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      Frequently Asked Questions About Celiac Disease   09/30/2015

      This Celiac.com FAQ on celiac disease will guide you to all of the basic information you will need to know about the disease, its diagnosis, testing methods, a gluten-free diet, etc.   Subscribe to Celiac.com's FREE weekly eNewsletter   What are the major symptoms of celiac disease? Celiac Disease Symptoms What testing is available for celiac disease?  Celiac Disease Screening Interpretation of Celiac Disease Blood Test Results Can I be tested even though I am eating gluten free? How long must gluten be taken for the serological tests to be meaningful? The Gluten-Free Diet 101 - A Beginner's Guide to Going Gluten-Free Is celiac inherited? Should my children be tested? Ten Facts About Celiac Disease Genetic Testing Is there a link between celiac and other autoimmune diseases? Celiac Disease Research: Associated Diseases and Disorders Is there a list of gluten foods to avoid? Unsafe Gluten-Free Food List (Unsafe Ingredients) Is there a list of gluten free foods? Safe Gluten-Free Food List (Safe Ingredients) Gluten-Free Alcoholic Beverages Distilled Spirits (Grain Alcohols) and Vinegar: Are they Gluten-Free? Where does gluten hide? Additional Things to Beware of to Maintain a 100% Gluten-Free Diet What if my doctor won't listen to me? An Open Letter to Skeptical Health Care Practitioners Gluten-Free recipes: Gluten-Free Recipes
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Sinenox

Teeth Grinding In Sleep

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Read up on gluten sensitivity... on of the primary ways gluten affects people with the sensitivity is by triggering an auto-immune (against one's own tissues) reaction against nerves and brain... so, now ask yourself, if gluten can trigger your own immune system to attack YOUR OWN nerves and BRAIN tissues due to misidentification by the antibodies, between the proteins in your own brain tissues, and gluten proteins... would that be considered 'STRESS' in the BRAIN? An intangible attack on one's own brain tissues by one's own antibodies -- how's that NOT stress? The cross-reactivity that gluten sensitivity can be triggered by other things which contain no gluten as well. Google gluten cross-reactive foods. Coffee is one, dairy, eggs, soy, rice, corn. It's because the immune system doesn't check the entire protein. So it can misidentify other proteins as invaders as long as enough of the protein is similar. A gluten sensitive person's auto-immune reaction can be triggered by other proteins which are similar.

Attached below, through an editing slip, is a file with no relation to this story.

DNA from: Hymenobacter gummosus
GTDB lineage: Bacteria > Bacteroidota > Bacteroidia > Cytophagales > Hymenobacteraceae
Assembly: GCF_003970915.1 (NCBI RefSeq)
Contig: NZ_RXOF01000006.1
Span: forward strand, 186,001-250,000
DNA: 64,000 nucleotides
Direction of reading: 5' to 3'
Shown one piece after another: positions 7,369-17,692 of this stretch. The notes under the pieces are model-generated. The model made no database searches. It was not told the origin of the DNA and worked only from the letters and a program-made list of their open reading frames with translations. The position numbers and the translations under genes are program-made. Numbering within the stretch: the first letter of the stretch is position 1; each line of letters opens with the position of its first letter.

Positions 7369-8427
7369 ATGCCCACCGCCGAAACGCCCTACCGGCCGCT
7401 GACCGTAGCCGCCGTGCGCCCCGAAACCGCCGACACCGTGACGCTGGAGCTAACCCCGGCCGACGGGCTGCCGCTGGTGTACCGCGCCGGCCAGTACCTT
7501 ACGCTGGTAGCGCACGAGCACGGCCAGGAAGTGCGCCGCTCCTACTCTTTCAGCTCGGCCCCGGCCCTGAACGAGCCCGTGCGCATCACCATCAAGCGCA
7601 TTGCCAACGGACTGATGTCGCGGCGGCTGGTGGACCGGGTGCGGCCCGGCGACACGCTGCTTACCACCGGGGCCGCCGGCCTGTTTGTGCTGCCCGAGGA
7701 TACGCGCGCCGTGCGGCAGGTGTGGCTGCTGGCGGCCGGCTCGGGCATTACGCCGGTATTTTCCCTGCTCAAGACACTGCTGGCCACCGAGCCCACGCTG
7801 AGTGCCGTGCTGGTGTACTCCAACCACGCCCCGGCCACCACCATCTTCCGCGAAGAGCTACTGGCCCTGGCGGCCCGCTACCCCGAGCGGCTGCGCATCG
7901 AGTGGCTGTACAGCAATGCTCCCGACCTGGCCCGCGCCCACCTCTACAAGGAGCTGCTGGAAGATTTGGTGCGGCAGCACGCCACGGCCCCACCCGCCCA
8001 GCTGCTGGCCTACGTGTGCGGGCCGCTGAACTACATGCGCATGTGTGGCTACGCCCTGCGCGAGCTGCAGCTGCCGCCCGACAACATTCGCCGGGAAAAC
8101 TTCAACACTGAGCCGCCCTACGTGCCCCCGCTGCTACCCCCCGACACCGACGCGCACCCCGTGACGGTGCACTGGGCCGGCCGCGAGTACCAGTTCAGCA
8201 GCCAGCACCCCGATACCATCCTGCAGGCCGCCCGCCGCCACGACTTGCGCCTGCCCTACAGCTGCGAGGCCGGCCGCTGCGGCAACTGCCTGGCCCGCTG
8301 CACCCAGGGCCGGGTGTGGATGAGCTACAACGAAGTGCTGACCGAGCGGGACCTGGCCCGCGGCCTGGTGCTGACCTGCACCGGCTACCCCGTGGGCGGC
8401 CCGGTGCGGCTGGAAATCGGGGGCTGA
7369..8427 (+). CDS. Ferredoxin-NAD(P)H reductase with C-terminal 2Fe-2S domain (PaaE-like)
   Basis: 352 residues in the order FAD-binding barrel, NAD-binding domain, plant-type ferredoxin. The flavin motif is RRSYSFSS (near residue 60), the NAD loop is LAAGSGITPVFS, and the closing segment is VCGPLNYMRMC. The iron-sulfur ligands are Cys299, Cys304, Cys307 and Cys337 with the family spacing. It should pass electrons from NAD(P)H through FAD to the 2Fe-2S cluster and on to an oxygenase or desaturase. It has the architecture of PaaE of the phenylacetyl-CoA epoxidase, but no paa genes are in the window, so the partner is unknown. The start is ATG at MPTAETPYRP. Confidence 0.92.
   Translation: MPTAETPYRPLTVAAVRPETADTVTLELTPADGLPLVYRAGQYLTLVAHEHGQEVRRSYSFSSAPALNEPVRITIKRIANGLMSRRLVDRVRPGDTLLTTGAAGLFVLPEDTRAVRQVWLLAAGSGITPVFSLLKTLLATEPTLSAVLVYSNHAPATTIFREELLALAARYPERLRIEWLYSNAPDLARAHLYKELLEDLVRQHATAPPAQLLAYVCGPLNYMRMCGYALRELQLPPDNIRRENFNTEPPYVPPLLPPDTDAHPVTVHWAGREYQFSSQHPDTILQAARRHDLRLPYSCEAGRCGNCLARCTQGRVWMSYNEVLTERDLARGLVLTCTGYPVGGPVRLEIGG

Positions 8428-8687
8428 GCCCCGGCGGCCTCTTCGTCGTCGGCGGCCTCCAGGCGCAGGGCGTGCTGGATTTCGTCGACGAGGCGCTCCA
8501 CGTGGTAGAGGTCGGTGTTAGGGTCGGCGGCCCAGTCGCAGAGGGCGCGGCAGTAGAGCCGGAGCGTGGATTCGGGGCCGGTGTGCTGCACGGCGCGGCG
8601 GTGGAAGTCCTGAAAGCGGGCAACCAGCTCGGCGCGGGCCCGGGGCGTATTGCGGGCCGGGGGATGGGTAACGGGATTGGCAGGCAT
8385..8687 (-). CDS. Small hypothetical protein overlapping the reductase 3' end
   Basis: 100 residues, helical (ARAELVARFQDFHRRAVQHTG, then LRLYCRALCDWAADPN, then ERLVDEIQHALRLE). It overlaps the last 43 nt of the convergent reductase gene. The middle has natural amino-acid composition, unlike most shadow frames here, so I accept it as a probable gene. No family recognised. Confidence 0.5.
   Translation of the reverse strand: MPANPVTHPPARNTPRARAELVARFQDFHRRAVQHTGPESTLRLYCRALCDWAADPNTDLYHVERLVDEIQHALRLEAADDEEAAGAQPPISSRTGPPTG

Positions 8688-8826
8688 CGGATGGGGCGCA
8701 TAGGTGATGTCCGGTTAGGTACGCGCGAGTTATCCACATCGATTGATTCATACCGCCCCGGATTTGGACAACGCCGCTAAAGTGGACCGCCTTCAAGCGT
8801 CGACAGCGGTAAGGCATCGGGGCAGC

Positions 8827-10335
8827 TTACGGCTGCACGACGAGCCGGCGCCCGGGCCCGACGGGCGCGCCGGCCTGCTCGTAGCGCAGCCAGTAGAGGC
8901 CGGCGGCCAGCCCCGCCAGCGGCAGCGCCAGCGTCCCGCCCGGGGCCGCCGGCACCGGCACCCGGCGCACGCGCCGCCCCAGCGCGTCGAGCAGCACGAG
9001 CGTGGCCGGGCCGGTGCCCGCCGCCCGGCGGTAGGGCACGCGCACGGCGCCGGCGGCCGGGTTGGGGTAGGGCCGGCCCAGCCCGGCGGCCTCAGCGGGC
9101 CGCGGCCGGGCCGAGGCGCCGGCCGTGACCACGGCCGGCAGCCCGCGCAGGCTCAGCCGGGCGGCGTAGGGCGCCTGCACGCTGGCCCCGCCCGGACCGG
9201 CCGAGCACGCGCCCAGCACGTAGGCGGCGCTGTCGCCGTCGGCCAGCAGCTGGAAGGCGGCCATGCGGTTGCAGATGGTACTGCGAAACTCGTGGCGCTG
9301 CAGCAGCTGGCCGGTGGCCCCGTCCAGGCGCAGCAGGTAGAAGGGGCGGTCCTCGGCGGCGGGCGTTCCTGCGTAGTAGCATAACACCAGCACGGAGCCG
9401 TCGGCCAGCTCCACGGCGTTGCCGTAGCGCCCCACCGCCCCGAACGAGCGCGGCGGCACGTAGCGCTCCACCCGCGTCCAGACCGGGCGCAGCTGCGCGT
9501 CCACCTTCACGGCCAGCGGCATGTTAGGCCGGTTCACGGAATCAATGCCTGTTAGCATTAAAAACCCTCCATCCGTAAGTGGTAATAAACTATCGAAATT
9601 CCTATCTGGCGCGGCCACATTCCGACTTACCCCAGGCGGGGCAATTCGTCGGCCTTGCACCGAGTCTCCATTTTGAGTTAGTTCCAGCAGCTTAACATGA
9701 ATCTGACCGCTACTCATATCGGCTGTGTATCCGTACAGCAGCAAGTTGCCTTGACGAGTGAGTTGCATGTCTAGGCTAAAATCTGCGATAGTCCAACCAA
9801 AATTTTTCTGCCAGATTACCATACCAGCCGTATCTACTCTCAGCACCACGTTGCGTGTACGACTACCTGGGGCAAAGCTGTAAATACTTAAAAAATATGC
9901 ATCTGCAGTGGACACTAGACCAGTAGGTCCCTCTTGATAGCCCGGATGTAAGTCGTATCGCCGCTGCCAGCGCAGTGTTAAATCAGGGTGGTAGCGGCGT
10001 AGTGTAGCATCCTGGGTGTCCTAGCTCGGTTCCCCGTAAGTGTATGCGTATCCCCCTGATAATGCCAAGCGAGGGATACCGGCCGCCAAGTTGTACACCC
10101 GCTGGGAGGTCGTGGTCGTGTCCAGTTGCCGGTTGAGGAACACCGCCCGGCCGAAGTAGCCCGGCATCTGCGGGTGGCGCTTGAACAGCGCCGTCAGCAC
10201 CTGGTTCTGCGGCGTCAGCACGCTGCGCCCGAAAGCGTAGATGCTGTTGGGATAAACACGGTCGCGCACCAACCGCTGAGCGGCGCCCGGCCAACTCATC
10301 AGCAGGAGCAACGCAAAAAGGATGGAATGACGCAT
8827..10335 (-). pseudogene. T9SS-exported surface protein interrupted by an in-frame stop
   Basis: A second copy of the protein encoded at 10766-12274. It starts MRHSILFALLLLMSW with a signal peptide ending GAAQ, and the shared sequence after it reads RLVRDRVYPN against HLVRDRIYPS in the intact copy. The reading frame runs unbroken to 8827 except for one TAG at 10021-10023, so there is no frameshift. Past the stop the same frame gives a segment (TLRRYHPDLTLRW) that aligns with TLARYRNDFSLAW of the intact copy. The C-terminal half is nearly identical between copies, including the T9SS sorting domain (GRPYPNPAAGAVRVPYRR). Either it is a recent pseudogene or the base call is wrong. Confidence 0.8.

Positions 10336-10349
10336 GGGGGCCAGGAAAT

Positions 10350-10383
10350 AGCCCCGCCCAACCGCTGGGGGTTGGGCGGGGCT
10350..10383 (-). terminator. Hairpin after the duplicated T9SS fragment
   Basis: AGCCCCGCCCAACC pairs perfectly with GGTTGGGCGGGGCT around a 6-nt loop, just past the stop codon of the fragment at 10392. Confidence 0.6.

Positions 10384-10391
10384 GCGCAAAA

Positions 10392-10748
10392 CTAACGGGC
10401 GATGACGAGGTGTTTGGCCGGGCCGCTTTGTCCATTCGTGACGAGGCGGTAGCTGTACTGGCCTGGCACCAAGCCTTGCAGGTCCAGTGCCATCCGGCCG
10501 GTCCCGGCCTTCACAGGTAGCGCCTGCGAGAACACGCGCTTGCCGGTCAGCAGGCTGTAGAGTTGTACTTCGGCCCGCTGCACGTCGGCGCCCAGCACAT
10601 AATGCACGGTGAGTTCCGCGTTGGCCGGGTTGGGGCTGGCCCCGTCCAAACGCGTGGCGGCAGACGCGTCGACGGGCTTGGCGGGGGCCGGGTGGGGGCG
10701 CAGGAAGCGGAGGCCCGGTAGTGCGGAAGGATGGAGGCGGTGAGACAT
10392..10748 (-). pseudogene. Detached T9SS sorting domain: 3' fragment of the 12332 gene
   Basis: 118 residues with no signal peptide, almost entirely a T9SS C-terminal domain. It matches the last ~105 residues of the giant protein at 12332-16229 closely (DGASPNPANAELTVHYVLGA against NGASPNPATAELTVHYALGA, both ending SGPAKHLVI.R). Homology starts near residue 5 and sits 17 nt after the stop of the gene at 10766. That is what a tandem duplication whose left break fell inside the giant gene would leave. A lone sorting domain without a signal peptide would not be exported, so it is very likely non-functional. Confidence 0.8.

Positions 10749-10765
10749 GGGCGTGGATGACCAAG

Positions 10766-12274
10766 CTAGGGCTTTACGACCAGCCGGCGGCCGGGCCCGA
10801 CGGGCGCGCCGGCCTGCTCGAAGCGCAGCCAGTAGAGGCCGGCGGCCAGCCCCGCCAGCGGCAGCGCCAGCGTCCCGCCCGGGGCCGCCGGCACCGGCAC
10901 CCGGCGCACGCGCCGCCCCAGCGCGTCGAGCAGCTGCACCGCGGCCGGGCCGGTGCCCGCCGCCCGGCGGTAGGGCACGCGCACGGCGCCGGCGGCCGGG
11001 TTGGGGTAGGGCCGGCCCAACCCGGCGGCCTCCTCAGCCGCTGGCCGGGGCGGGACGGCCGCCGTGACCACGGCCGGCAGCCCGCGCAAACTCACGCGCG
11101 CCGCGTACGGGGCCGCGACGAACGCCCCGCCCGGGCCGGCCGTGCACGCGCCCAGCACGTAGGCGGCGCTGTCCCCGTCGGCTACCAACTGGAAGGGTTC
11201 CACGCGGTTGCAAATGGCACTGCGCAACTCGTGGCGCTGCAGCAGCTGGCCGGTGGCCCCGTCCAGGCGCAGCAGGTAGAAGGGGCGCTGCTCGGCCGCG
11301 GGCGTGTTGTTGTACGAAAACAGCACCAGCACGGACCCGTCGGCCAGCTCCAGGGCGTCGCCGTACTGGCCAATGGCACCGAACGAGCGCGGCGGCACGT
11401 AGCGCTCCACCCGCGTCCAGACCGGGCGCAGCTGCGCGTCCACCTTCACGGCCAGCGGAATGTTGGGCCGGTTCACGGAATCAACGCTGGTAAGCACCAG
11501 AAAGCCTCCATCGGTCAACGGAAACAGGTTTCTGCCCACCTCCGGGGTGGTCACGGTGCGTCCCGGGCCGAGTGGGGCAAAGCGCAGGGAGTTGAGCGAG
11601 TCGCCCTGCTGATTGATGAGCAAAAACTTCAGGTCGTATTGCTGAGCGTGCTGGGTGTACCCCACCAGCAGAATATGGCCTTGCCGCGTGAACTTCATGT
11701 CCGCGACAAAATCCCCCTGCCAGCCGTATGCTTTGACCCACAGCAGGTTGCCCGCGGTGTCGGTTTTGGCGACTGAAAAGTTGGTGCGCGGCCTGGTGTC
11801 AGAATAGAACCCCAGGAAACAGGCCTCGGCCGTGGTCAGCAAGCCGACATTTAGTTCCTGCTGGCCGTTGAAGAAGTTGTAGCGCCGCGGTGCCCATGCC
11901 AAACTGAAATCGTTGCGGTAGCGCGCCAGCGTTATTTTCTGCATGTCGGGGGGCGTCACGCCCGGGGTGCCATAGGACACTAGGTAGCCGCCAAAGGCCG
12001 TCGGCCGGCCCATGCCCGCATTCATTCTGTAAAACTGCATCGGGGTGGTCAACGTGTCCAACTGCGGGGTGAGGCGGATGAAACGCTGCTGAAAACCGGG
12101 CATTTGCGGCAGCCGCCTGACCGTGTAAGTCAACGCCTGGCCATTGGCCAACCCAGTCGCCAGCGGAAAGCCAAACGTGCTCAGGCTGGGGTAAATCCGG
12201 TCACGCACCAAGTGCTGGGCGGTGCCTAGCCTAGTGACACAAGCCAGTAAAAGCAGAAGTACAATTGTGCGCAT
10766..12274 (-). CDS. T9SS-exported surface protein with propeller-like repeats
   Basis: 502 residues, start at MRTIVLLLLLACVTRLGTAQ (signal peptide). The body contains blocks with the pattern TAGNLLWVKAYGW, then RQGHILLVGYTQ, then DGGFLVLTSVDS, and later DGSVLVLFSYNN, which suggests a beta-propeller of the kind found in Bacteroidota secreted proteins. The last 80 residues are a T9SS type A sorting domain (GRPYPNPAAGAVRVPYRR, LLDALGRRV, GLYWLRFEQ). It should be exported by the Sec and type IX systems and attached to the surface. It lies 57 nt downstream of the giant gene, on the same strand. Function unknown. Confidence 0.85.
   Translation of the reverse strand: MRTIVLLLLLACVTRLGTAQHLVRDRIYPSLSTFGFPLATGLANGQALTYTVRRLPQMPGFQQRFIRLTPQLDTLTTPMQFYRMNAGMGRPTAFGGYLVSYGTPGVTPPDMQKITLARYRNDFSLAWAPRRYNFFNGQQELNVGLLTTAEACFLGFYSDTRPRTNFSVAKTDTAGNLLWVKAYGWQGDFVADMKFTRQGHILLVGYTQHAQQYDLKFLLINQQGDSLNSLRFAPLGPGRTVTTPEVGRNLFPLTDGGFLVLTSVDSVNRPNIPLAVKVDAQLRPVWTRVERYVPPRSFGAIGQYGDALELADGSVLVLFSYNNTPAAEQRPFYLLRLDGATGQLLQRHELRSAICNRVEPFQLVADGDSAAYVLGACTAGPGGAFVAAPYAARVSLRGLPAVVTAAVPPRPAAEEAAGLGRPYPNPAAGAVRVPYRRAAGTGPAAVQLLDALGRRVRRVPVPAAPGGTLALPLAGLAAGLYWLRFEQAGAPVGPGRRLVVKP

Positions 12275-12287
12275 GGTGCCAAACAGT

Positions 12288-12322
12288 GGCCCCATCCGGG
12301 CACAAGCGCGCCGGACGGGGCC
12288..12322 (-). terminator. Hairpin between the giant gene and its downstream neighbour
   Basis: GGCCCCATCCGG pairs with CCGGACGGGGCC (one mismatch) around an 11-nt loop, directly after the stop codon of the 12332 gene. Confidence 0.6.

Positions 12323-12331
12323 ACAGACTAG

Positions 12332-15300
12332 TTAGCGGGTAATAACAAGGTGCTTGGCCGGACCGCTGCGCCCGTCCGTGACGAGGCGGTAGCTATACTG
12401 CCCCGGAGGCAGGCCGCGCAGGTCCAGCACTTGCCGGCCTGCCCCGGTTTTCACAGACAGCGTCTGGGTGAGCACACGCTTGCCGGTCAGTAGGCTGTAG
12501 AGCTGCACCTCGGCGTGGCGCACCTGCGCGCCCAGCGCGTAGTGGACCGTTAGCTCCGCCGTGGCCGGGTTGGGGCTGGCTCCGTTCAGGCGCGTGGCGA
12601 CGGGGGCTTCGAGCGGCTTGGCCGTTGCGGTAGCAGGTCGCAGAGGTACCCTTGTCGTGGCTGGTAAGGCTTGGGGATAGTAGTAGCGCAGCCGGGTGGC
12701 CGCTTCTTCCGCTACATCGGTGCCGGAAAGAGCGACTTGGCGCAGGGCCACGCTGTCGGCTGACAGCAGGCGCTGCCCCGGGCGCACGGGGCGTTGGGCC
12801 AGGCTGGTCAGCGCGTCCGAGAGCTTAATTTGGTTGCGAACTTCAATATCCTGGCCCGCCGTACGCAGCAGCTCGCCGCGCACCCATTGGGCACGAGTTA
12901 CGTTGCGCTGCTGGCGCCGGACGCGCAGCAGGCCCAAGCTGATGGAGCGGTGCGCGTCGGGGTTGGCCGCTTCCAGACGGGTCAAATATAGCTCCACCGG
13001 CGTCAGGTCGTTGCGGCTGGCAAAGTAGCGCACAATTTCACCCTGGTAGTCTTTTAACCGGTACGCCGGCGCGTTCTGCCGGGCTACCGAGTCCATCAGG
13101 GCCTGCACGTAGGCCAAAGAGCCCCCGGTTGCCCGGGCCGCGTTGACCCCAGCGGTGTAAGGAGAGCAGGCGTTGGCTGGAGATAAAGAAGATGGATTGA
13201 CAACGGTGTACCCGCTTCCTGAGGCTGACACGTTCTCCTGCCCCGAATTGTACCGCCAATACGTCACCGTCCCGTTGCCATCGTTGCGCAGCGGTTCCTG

So, if something is attaching your brain/nerves/tissues, how does it NOT make sense that there could be some visceral intangible 'anguish' / stress that would cause one to be tense, and grind ones teeth?  Bruxism.

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Hi there. 

 

This thread is seven years old and it is very unlikely that the posters will see your reply.  You are welcome to start a new thread if you like.

 

Colleen

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Hi there. 

 

This thread is seven years old and it is very unlikely that the posters will see your reply.  You are welcome to start a new thread if you like.

 

Colleen

but someone may find this the same way i did...  a top google search result when searching for "gluten sensitivity  bruxism".

old knowledge mixes will with new knowledge when it come to clarifying understanding...

 

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here's some - cross-reactivity is a myth  :)  meaning, there is no science to support this theory.  

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but someone may find this the same way i did...  a top google search result when searching for "gluten sensitivity  bruxism".

old knowledge mixes will with new knowledge when it come to clarifying understanding...

 

 

I did not say the information was worthless.  This is why the thread is still live.  I told you that you may not get responses from this thread and you may start a new one if you please.  There is an FAQ section that might interest you and help you navigate the site.

 

 

Colleen